Resilient Green Infrastructure and Workforce Development

Defining Pathways Toward a Boston-Area Program for Underserved Communities

The Codman Square Neighborhood Development Corporation (CSNDC) and The Nature Conservancy (TNC) partnered on this “green paper” to help guide the development of such a program. We started with a literature scan of green infrastructure that considered the benefits and challenges of green infrastructure workforce development programs for communities.

High unemployment for men of color, health-related issues in urban environments such as heat stress related to heat island effect and poor air quality, and a historic lack of investment in affordable housing, public transit, economic opportunities, and walkable streets in cities speak to the need for social, economic, and environmental justice. The development of a workforce to install and maintain green infrastructure in urban areas represents a potentially significant economic opportunity for under-resourced and marginalized communities and a chance to address issues of inequity. We envision environmental nonprofit organizations, local community development corporations, state and local governments, and people of color who own businesses or are contractors, among others, working together to generate transformative solutions that help to provide social and economic justice for these communities and increase urban climate resilience.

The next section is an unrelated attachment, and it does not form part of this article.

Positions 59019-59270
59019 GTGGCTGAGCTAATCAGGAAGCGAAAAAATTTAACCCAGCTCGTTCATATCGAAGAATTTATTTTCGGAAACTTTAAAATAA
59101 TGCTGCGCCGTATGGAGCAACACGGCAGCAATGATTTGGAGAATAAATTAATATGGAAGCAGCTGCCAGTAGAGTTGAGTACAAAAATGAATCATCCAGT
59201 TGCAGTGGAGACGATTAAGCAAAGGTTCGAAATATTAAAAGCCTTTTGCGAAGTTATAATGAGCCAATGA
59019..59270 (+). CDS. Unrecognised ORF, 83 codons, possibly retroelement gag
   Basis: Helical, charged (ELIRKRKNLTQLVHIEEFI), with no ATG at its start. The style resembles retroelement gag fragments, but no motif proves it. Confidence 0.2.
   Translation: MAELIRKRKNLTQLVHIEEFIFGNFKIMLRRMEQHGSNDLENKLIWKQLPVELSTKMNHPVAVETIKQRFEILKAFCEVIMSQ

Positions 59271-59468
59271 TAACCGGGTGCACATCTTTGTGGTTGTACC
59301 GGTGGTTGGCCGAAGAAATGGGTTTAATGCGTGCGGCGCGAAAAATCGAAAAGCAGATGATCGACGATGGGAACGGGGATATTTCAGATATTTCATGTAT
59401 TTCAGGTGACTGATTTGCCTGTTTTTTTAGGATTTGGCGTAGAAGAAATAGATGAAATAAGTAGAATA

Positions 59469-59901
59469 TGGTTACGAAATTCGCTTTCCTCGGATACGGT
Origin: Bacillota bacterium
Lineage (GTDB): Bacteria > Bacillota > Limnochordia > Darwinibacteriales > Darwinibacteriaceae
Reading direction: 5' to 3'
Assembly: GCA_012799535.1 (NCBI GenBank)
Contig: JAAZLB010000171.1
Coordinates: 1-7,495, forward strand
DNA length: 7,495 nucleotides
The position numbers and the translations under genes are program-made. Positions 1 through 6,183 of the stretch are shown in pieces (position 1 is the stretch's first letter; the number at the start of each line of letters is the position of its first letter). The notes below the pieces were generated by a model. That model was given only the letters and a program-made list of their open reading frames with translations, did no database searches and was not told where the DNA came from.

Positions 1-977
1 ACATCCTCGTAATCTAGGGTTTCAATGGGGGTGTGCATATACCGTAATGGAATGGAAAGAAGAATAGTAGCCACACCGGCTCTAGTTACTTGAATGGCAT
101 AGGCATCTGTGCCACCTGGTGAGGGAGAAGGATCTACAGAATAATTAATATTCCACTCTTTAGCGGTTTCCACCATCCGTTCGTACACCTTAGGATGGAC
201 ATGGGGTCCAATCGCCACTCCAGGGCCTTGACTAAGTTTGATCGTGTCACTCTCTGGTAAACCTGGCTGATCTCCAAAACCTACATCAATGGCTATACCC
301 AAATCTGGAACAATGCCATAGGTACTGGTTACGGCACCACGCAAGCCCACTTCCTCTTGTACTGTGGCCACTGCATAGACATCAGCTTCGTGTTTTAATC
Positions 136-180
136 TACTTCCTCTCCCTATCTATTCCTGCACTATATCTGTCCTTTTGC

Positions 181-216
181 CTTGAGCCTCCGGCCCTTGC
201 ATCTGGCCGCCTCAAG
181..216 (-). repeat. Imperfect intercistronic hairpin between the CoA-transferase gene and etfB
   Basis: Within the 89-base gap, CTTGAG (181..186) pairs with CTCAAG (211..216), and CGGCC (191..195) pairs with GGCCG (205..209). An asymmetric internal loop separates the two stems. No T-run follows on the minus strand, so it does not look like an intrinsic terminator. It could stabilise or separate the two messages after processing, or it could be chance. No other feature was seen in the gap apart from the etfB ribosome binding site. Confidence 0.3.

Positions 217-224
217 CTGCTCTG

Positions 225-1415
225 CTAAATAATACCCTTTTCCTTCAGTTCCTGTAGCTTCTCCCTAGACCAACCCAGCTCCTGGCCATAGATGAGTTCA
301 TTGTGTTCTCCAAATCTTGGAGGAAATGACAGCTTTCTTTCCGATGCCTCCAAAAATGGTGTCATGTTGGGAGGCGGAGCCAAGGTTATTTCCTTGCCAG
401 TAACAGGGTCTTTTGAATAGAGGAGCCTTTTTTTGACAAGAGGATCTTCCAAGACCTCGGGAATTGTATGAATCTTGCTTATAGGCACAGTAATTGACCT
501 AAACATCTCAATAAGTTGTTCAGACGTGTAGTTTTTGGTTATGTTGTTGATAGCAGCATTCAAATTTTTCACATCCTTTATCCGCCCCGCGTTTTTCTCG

In accordance with this vision, a major objective of the partnership between CSNDC and TNC is to improve the social and environmental resilience of residents—particularly people of color and their communities—starting in Boston’s Codman Square area. This objective is two-fold: creating skills training and job opportunities that offer residents steady work, possible career paths, and ways to make a positive contribution to their neighborhood; and advancing green infrastructure development to reduce stormwater and other climate-related impacts, such as the urban heat island effect.

This green paper is an initial step toward addressing the question: How can green infrastructure workforce development support equitable economic opportunity and environmental sustainability in the Codman Square neighborhood, and in particular lead to the creation of sustainable jobs for people of color, with a focus on young people and men of color? We aim to:

  1. share our findings within a national context and learn from existing green infrastructure workforce development programs,
  2. identify potential pathways that can help create a green infrastructure workforce development program in Codman Square, and
  3. help inform TNC’s and CSNDC’s decisions on next steps in the partnership.

Attached document published October 2020


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